Council representation under review
by JAMES POYNER
7th March 2019
THE VICTORIAN Electoral Commission (VEC) is conducting an Electoral Representation Review of Nillumbik Shire Council.
In this review, the VEC will look at Council elements such as the number of councillors, the number of wards, where the wards are located and how many councillors represent each ward.
The VEC conduct this review of every Council in the state every 12 years.
Submissions for the Preliminary Report are being accepted until 5pm, Wednesday, March 13 and can be submitted to the VEC in writing or through their website.
VEC Electoral Commissioner, Warwick Gately AM is encouraging all Nillumbik Shire residents to get involved, as this review will determine how residents are represented by Council.
“The opportunity to have your say doesn’t come around too often, so it’s important to have a broad range of community members contributing to the shape of their local democracy.
“If you are interested in the future electoral structure of your local area, I encourage you to get involved.
“Public submissions are a vital part of the review process, providing valuable local knowledge and perspectives,” he said.
At the last review in 2008, the VEC report recommended the Shire reduce the number of Wards from nine to seven.
Council are vying to maintain the status quo, passing a motion at the February 26 Ordinary Meeting to submit to the VEC that it retains the seven single councillor ward structure.
The submission continues to summarise that current structure is “consistent with seven distinct geographical communities of interest”, that under a single councillor per ward, it is easy for that person to represent the diverse interests of the wards occupants and that under the current system “responsibility for an issue is less likely to be passed from one councillor to another”.
Yet, current submissions from residents do not support this view.
Vince Bagusauskas is submitting a multimember structure be introduced into the ward structure and proposes this would lead to members serving for the “greater good of the community” as “all have to consider all views”.
Narelle Campbell is submitting a proportional representational model, similar to the Federal Senate.
“The Senate model in Nillumbik would provide equal representation of urban and rural residents at council.
“This would go some way towards ensuring urban residents and landowners, and rural residents and landowners are fairly represented and their needs inform local priorities, decisions and laws”.
Local activist and former Greens candidate in the 2018 State election, Ben Ramcharan also supports the concept of proportional representation and is currently campaigning for Nillumbik residents to endorse the idea.
“Political views in Nillumbik are deeply divided between pro-environment and pro-development.
“Each election, the council seems to switch between the two points of view. This causes a lack of continuity, which is a big problem.”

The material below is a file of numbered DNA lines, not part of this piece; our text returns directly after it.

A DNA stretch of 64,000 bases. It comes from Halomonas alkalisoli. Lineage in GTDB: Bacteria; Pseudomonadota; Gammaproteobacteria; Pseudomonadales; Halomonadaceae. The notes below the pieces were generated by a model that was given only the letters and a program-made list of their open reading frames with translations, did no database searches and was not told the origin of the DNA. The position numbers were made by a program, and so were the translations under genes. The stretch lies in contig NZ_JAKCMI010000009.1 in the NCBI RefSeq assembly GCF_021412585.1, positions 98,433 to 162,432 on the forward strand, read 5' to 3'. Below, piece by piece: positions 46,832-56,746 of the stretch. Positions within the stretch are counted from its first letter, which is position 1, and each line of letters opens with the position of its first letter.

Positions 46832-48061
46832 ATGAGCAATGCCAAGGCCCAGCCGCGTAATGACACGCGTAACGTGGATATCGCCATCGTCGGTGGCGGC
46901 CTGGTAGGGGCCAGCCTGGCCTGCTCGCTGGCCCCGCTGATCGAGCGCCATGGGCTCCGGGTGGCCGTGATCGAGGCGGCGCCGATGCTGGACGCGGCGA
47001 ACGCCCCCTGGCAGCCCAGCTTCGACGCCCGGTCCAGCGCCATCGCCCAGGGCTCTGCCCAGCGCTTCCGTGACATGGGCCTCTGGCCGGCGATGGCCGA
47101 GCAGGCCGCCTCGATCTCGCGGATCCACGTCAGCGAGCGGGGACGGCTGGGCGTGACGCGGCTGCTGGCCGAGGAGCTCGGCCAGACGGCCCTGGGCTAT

“With proportional representation, there would be a greater diversity of voices and councillors would need to negotiate, as it would be very difficult for either side to get an absolute majority.
“This would result in proposals to council being more acceptable to both sides and less likely to get revoked.
“It would also mean less drastic changes at council elections, resulting in greater continuity for the shire,” he said.
With many shire residents complaining about the town vs country divide and community groups within the Green Wedge fighting with each other and council over ideological differences, the proportional representation model has promise, but is not a golden ticket.
Electoral boundaries, both within and without the Shire are driven — under State law — by the concept of maintaining a consistent voter/councillor ratio and with the population spread as it is within Nillumbik, there will always be more councillors in the more densely populated urban areas.
But this level of change is not part of the current VEC review, although the review offers a great platform to discuss this issue and maybe even begin working on a governing solution to bring about ideological and geographical balance.
“The biggest solvable issue for rural residents is that half of them are not currently represented by their local councillor because of the political divide in Nillumbik.
“Although proportional representation may not solve the problem of rural residents getting less councillors, what it will do is ensure that all rural residents are represented by at least one of their councillors,” said Mr Ramcharan.
If you are interested in posting a submission for the preliminary part of this review you can do it online via the VEC website, by email to: firstname.lastname@example.org or via post to Victorian Electoral Commission Level 11, 530 Collins Street, Melbourne, 3000.
All submissions must contain your full name, address and contact number.
All submissions will be published on the VEC website or will be available for public inspection at the VEC office in Melbourne.
Following the preliminary submissions, a report will be published by the VEC and a window for submitting responses to this report will open.
The VEC review of Manningham Council is scheduled to take place before the 2020 Municipal Election but a date has not yet been announced.